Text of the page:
Not your usual Anzac service: Remembering and Healing's 2010 service. Photo RAH website.
Not your usual Anzac service: Remembering and Healing’s 2010 service. Photo RAH website.

Dr Stephens will be in Lismore to speak at a public lecture at Southern Cross University and Anzac services organised by Remembering and Healing. Honest History has a mailing list containing hundreds of names throughout Australia and overseas as well as a number of distinguished supporters, including historians and journalists. Its president is Professor Peter Stanley, who was a joint winner of the Prime Minister’s Prize for Australian History in 2011.

This is the sixth year Remembering and Healing has organised two public commemorations with a difference for Anzac Day in Lismore. These services focus on remembering the suffering war brings to all involved. And at the same time they express the wish and commitment for peace in the future.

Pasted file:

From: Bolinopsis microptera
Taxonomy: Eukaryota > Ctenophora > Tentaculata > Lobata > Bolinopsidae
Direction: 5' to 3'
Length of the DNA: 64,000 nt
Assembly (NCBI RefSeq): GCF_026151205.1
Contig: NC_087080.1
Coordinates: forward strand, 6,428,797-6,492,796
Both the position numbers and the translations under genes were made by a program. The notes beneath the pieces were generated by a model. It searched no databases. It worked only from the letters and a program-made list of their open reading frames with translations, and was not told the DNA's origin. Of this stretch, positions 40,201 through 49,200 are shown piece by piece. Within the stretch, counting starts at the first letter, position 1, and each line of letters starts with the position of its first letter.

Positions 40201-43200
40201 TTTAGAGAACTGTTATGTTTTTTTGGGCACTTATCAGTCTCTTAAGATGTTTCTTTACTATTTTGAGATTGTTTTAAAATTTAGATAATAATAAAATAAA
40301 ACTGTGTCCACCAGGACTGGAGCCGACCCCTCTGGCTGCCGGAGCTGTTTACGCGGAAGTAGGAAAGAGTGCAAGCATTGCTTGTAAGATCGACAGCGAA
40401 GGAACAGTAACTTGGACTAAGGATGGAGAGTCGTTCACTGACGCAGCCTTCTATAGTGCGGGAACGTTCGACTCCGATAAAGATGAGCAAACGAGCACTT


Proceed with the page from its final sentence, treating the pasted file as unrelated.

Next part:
Eve of Anzac Day, Thursday 24 April, 5.30pm at Lismore Uniting Church, corner Keen St and Woodlark streets.

Anzac Day, Friday 25 April, 11am (half an hour after the official program has finished) at Lismore Peace Park, corner Keen Street and Ballina Road (wet weather venue: Trinity St Mary’s site, 1 Dawson Street).

These two all-inclusive, multifaith and multicultural commemorations for Anzac Day in Lismore are an initiative to make Anzac Day relevant and meaningful to all of modern multicultural Australia and to reflect a peace-oriented society.